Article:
The Stand S1E9: The Circle Closes
When this episode, the last in The Stand miniseries, opened with a voiceover via Frannie (Odessa Young), telling us that stories usually never end, they just go on in different ways – it downright felt like a threat. Please, please, let this story be over. I’m begging you. I need this.
I am glad this show is done with. Because it’s been shit, undeniably, totally, near wall-to-wall shit, peppered with some good casting and these fleeting moments of actual solid adaptation. But, for the most part, The Stand (the show) has been a thunderingly boring and ill-formed middle finger to The Stand (the book). Good riddance to this mess, I say, and I suppose I’m going to have to work my way into the TV industry over the course of the next twenty years so that I can helm my own version of this and fix everything that went wrong here. CBS: my contact details are in the tab above. Waiting on your call.
Anyway. Before I can peace out entirely, there’s one last episode left here, The Circle Closes, and, arguably, it’s the best of the season. Maybe that’s, in part, because it’s not actually adapting a whole lot of the book; most of this is new stuff, and it feels like a welcome breath of fresh air after the stilted attempts to capture the magic of the novel. In fact, watching this cast an even brighter obviousness on how much this show has been dragged down by my love for the book. Nobody who loves this novel is ever going to love this show, and God, do I love this book, you know?
And maybe it’s because this is the first and only episode written by Monsignor Stephen King himself. For all that I might enjoy a little snark on his work here and there, I am, at the end of the day, a die-hard fan of King and his work, and this feels like a quintessentially King piece; small-scale, focused, human, Americana, folk on the soundtrack, drifting through the strange backroads of the USA and winding up back in Maine (where else?). The dialogue is old-fashioned and charming; James Marsden and Odessa Young feel like a perfect fit for this piece of micro-fanfic of his own novel, and it’s a joy to indulge in some of his work, even in this tiny little small scale.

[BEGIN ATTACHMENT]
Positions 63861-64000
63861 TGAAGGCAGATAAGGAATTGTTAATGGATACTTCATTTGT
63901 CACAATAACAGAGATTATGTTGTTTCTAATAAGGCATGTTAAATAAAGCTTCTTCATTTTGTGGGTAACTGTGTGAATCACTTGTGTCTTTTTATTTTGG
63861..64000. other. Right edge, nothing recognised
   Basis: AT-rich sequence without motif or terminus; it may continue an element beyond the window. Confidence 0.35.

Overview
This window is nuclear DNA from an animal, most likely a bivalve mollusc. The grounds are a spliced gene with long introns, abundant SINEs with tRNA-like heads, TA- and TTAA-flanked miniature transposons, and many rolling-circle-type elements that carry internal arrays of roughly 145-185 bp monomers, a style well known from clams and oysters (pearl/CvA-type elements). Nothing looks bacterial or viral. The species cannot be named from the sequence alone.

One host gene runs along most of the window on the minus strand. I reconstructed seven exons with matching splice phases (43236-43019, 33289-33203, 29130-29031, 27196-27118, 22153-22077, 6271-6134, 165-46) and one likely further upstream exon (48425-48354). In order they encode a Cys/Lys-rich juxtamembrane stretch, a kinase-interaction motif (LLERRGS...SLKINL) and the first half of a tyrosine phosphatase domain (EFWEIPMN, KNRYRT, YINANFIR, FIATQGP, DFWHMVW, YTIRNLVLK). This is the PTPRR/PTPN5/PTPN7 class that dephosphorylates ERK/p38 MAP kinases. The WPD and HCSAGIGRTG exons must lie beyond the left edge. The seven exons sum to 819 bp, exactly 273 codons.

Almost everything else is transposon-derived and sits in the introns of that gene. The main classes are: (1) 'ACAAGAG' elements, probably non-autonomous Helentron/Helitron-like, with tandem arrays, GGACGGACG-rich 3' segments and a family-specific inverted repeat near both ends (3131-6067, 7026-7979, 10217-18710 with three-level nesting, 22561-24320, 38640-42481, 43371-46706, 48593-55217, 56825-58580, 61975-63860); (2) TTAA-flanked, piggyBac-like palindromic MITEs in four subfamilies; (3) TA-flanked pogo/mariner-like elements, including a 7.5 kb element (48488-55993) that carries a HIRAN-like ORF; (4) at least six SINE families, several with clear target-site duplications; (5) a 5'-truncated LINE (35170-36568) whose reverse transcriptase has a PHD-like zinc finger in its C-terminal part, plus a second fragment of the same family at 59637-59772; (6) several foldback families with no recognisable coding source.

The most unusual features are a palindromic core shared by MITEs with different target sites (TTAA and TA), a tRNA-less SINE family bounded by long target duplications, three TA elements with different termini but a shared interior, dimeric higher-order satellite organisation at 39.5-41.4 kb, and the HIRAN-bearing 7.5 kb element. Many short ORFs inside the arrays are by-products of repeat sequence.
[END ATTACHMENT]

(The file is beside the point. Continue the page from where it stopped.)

But really, I think what I really like about this final episode is how it seems to capture what I really think The Stand is about: choice. Frannie ends up stuck down a well (yes, really), and is faced with the pull between Randy Flagg and Mother Abigail once more. Offered the chance to free herself and return to her baby and Stu, at the cost of acting as an agent for Flagg, it’s a microcosm of what the show should have been about from the start. She’s offered the decision between the right thing and the wrong thing, and Frannie is boiled down to her bare parts as she tries to come to the answer that she truly wants to give. Simple? Yes. But it feels like a perfect epilogue to the version of The Stand that we should have had – the morally grey one that blurs the lines between good and bad in people and in action, that doesn’t condemn anyone to heroics or otherwise with a wave of the hand, but rather based on the choices they make.
It’s almost strange, really, to see Stephen King come swinging in at the last minute to right the ship and tilt the helm in a direction that actually makes sense, but I’m glad that it’s here. And I’m glad that Odessa Young got the chance to shine, even if just for an episode, because Christ, has this been an unrewarding role for such a brilliant actress. Honestly, this feels like an epilogue to the book, not the TV show, and that’s about the best compliment I can give this episode: that, after sitting through eight episodes before it, I’m glad it bears next to no resemblance to the show that it’s actually in. The circle is finally closed, out on an unlikely high note, and, frankly, I’m ready to move the fuck on.
If you enjoyed this article, please feel free to check out some of my other recapping projects as well – the Fifty Shades of Grey book series, Stephen King’s Carrie, the first Harry Potter book, Lost, Game of Thrones, The Mandalorian, and American Horror Story, to name a few – and support me on Patreon if you’d like to see more of my work!
(header image via PopBuzz)